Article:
It is funny that these religious nutters are outraged by the sight of a todger, trouser snake, or bed flute, when almost half the population has one, while they campaign for the religious freedom bill which would entrench religious bigotry9,10, campaign for immunity from vilification law suits10, campaign against voluntary euthanasia10, against hormone treatment for children who require it10, and against abortion. However, you never hear them speak up about the mistreatment of asylum seekers, the aged, or the disabled. I have never heard groups like Family Voice Australia speak out against the over three years of incarceration of two little girls on Christmas Island. The youngest, Tharunicaa, is almost four and has spent the vast majority of her life in immigration detention, while her elder sister Kopika has spent over half her life there11. These religious sex-obsessed people complain about seeing a bloke’s dick on television, but not about the treatment of these little girls. That epitomises the sickening priorities of the religious and makes me long for the complete disappearance of religion from the planet.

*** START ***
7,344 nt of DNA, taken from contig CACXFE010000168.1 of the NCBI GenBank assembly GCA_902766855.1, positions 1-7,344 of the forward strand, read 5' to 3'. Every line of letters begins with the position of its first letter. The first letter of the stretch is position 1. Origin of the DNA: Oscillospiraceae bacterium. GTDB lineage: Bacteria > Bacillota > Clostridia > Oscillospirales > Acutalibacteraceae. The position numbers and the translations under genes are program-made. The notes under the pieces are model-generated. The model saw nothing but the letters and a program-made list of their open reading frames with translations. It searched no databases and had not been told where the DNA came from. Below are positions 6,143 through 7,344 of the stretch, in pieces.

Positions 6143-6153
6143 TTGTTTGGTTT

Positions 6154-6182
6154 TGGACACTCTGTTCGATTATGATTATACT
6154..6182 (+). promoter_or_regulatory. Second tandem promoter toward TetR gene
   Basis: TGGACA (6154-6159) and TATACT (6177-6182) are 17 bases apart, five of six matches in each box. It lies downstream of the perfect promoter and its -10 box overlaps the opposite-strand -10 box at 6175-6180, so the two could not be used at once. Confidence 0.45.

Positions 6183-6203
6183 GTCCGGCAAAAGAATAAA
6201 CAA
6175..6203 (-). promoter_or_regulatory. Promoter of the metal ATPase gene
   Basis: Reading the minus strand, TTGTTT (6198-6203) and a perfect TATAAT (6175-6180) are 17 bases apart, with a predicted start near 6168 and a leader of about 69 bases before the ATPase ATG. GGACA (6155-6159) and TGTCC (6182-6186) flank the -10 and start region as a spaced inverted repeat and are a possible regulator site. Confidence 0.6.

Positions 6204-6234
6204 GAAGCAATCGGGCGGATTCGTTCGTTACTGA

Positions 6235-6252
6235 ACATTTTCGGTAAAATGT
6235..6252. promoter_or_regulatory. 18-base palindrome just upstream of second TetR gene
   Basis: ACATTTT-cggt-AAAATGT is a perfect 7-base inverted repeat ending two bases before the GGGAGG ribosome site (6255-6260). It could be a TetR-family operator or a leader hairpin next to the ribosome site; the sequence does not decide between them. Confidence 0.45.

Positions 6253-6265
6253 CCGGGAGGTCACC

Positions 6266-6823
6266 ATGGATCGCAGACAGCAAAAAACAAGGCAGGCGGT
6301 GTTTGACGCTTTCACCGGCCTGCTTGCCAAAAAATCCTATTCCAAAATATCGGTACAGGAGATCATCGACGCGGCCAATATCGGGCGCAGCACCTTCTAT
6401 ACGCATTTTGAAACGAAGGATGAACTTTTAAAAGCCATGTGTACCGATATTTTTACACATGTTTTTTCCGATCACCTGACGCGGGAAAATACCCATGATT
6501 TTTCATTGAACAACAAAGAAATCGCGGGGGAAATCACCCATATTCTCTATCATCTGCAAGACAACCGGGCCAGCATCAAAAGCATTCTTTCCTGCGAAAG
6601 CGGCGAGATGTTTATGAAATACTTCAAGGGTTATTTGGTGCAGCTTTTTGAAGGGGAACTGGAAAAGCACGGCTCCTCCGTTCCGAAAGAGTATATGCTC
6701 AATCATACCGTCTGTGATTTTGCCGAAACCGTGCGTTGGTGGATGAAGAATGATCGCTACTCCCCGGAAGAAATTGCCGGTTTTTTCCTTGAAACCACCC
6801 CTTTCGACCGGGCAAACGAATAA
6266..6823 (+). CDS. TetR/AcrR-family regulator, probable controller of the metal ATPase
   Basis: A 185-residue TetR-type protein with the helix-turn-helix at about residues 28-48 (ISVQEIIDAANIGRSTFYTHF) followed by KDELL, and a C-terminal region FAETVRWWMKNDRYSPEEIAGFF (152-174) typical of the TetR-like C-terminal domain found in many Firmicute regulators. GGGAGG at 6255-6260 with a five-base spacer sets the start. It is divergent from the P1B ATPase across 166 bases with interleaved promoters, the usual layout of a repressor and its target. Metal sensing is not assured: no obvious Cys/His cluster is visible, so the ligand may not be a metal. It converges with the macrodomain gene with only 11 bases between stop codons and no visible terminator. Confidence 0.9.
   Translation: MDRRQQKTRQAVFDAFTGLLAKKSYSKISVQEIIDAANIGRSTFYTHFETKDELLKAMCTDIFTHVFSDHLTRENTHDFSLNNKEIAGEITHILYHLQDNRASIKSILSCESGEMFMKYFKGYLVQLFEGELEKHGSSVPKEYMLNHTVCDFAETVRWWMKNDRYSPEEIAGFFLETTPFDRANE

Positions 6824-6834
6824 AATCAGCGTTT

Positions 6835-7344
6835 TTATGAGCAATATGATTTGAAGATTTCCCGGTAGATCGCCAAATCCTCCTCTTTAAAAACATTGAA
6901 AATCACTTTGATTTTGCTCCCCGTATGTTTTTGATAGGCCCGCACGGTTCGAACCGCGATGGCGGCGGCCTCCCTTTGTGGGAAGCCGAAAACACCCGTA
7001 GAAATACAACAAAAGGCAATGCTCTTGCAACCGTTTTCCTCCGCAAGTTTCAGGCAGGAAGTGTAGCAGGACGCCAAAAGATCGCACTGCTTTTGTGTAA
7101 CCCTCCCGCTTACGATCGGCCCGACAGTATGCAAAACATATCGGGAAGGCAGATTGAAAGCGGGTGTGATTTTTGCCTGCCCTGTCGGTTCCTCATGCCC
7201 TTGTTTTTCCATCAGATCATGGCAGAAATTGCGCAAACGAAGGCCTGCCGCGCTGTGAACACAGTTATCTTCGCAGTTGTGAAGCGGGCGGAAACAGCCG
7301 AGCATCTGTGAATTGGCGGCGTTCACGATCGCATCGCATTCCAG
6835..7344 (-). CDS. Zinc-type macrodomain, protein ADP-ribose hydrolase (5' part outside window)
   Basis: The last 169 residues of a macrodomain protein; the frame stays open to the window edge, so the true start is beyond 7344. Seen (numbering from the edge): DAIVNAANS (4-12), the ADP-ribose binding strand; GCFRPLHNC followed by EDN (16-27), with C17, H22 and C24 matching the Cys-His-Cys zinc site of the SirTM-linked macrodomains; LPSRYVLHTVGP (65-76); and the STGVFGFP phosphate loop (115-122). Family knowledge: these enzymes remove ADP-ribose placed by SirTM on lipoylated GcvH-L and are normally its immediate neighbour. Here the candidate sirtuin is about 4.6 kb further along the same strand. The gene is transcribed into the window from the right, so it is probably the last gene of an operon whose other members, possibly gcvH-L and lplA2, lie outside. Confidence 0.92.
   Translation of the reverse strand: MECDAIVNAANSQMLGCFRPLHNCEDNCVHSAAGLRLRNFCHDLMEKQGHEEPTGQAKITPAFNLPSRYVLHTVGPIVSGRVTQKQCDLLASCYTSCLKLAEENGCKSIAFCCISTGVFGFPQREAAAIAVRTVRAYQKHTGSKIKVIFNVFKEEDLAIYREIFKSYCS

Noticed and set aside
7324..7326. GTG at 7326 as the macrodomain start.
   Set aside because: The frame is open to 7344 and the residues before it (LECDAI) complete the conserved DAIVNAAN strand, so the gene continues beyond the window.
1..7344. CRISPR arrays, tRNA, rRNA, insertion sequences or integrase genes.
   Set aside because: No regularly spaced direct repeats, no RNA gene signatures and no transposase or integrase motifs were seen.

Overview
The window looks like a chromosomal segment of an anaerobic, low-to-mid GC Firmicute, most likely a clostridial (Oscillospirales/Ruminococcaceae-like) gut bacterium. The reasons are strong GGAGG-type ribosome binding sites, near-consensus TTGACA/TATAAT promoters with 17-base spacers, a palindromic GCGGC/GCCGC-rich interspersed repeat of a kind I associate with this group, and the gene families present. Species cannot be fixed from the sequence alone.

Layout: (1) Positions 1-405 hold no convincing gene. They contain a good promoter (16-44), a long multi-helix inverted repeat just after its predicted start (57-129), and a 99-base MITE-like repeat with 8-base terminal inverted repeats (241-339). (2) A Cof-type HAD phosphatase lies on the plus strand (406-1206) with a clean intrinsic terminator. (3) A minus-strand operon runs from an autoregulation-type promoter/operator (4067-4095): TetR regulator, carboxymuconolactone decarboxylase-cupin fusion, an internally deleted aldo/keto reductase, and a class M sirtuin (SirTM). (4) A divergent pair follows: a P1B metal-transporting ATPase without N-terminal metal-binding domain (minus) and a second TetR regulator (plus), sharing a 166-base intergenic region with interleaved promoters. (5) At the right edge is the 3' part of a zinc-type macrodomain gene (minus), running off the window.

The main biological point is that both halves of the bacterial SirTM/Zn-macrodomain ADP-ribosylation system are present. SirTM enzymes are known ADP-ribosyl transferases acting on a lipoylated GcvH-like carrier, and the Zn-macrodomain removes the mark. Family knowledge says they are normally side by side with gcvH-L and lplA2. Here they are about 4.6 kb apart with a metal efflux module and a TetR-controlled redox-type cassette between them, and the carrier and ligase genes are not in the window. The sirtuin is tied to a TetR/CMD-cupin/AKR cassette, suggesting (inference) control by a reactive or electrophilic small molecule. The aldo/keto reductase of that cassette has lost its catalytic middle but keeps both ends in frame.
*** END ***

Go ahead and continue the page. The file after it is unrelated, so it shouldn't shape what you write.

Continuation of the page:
Sources

  1. https://www.theguardian.com/commentisfree/2012/feb/08/what-is-astroturfing
  2. https://www.sourcewatch.org/index.php/Front_groups
  3. https://www.sourcewatch.org/index.php?title=Australian_Environment_Foundation
  4. https://www.sourcewatch.org/index.php?title=Bennelong_Society
  5. https://www.sourcewatch.org/index.php?title=Timber_Communities_Australia
  6. https://www.sourcewatch.org/index.php?title=Family_Council_of_Queensland
  7. https://www.sourcewatch.org/index.php/Australian_Family_Association
  8. https://www.facebook.com/familyvoiceaustralia/
  9. https://blotreport.com/2019/09/16/entrenching-religious-privilege/
  10. https://familyvoice.org.au/campaigns
  11. https://www.sbs.com.au/news/these-two-children-have-now-been-in-australian-immigration-detention-for-three-years